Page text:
• Number of bird species: 311

  • Checklist of the birds of Isle of Wight

    Checklist of the birds of Isle of Wight. Avibase, the world bird database
Useful Reading

  • Birds of the Isle of Wight - A Birdwatching Logbook

    | By Jennifer Moore | Wayward Bird | 2021 | Paperback | 32 pages, colour illustrations | ISBN: 9781916899766 Buy this book from
  • Where to Watch Birds in Dorset, Hampshire and The Isle of Wight

    | By Keith Betton, George Green & Martin Cade | Helm | 2021 | Paperback | Edition 5 | 382 pages, 44 b/w illustrations, 60 maps | ISBN: 9781472985408 Buy this book from
  • Hampshire & Isle of Wight Wildlife Trust

    Thinking big – a landscape-scale approach to nature conservation. Wildlife needs space. The nature reserves we manage are precious wildlife havens, alive with plants, birds, mammals and insects. But alone, they’re not enough to ensure that our wildlife survives and flourishes into the future. The wider landscape surrounding these sites is often inhospitable to wildlife. Intensive farmland, towns and cities, busy roads and railways all make it difficult for wildlife to move between safe havens.
  • Isle Of Wight Ornithological Group

    Contact: Dave Hunnybun (Secretary), 40 Church Hill Road, Cowes, IOW PO31 8HH
  • Isle of Wight Natural History & Archaeological Society

    January and February - The milder weather conditions in our area may attract movement of birds from the colder north. It is worth watching the Solent, especially Woodside Bay and off Seaview, for divers, grebes and Red-breasted Mergansers. The estuaries at Yarmouth and Newtown should see flocks of Brent Geese, Black Tailed Godwit, Golden Plover and other waders. Teal, Wigeon, Shoveler,Gadwall and Tufted Duck will also be seen. It is also worth looking at St Helens Duver, Bembridge Harbour and the Brading RSPB Reserve. Inland: walking the cyclepath between Shide and Blackwater you might be lucky to see Siskin and Redpolls. Large flocks of finches may be seen roaming farmland and frequenting hedges.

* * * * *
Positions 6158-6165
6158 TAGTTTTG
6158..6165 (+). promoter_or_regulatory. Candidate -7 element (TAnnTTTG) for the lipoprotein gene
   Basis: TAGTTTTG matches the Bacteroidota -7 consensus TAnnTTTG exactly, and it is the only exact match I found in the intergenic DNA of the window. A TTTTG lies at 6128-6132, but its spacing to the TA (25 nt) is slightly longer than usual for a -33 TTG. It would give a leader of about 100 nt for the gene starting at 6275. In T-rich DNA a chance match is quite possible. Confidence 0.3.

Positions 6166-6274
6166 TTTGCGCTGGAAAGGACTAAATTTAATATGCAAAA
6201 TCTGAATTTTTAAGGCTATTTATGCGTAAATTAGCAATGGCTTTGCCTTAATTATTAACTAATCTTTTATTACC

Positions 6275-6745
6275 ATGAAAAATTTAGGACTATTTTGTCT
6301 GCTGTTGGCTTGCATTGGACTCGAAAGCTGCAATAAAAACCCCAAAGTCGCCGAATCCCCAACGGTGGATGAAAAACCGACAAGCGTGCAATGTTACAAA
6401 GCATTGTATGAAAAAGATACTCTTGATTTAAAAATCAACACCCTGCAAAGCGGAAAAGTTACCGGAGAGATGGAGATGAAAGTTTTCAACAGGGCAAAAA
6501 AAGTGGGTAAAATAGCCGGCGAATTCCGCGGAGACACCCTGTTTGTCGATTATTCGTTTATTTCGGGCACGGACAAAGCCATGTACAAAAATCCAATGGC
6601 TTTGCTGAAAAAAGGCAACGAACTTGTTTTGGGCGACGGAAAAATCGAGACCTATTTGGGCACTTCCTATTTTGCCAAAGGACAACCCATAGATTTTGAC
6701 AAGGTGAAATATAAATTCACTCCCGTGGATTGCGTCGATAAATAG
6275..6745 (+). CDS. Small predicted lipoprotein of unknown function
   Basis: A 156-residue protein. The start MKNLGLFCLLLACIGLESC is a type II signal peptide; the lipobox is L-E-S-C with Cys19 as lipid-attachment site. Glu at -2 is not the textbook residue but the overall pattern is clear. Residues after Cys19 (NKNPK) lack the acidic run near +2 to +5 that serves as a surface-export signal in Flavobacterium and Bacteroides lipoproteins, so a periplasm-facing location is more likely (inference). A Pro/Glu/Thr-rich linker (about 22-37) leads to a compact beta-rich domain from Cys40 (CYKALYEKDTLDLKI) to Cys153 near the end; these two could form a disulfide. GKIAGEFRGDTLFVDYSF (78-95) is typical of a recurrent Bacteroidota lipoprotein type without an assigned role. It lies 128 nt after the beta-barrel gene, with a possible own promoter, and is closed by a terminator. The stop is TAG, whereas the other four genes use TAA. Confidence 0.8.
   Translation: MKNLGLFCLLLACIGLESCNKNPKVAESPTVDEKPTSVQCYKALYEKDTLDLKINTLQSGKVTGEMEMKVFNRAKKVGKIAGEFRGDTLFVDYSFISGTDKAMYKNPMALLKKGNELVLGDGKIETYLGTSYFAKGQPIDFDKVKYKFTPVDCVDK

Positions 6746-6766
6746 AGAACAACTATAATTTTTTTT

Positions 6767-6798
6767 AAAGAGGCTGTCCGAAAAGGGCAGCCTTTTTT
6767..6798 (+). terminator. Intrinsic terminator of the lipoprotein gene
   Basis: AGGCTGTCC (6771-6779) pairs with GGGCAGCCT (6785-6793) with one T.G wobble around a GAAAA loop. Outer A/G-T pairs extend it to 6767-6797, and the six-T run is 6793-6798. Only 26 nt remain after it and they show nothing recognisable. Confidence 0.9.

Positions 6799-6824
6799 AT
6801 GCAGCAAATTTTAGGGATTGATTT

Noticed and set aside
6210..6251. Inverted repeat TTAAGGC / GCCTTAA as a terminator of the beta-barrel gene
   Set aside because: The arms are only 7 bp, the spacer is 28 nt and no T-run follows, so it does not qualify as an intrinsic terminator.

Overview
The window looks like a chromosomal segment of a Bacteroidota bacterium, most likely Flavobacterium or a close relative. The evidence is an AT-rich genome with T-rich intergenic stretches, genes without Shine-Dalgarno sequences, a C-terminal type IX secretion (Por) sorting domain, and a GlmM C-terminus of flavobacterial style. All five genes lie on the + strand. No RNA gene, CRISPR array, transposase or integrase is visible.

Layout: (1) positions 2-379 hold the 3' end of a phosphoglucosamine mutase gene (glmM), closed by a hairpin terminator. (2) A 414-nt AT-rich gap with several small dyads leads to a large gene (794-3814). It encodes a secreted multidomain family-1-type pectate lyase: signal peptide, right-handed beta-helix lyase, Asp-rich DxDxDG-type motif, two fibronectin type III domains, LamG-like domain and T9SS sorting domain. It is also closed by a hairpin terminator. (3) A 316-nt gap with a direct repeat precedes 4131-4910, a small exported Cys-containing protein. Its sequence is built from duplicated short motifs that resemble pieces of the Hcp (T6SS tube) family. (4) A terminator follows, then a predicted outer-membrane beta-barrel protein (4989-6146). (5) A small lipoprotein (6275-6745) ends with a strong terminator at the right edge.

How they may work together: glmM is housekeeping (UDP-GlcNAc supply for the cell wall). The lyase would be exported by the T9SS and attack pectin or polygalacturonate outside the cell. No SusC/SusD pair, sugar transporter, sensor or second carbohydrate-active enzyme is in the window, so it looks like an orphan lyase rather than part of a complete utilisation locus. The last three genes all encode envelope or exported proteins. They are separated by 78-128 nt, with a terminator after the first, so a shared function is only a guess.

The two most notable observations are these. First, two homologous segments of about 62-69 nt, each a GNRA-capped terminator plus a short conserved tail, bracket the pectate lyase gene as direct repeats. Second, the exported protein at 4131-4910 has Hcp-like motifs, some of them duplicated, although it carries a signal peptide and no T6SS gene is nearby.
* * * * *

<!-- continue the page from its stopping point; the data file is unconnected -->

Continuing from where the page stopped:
• Isle of Wight Ringing Group


Abbreviations Key

  • LNR Alverstone Mead

    WebpageSatellite View
    The alluring Alverstone Mead sits within the Isle of Wight National Landscape and consists of four reserves - Alverstone Mead, Bensteads Marsh, Youngwoods Copse and Bretts Meadow. At the centre of the reserve is a hide, accessed via a raised walkway just beneath a canopy of surrounding trees, where visitors can enjoy views across the Mead watching a range of wetland and woodland birds such as kingfisher and treecreeper as well as red squirrel.
  • LNR Arreton Down

    WebpageSatellite View
    Birds such as goldfinch and linnet are also plentiful and migrants such as wheatear, whinchat, redstart and spotted flycatcher are frequently spotted around the reserve. Raven, kestrel, buzzard and barn owl may be seen soaring overhead throughout the year.
  • LNR Bouldnor Forest

    WebpageSatellite View
    Bouldnor Forest nature reserve is full to the brim with exciting wildlife. Red squirrels leap from branch to branch and unusual birds such as tree creepers and bullfinches flit between the trees.
  • LNR Knighton Down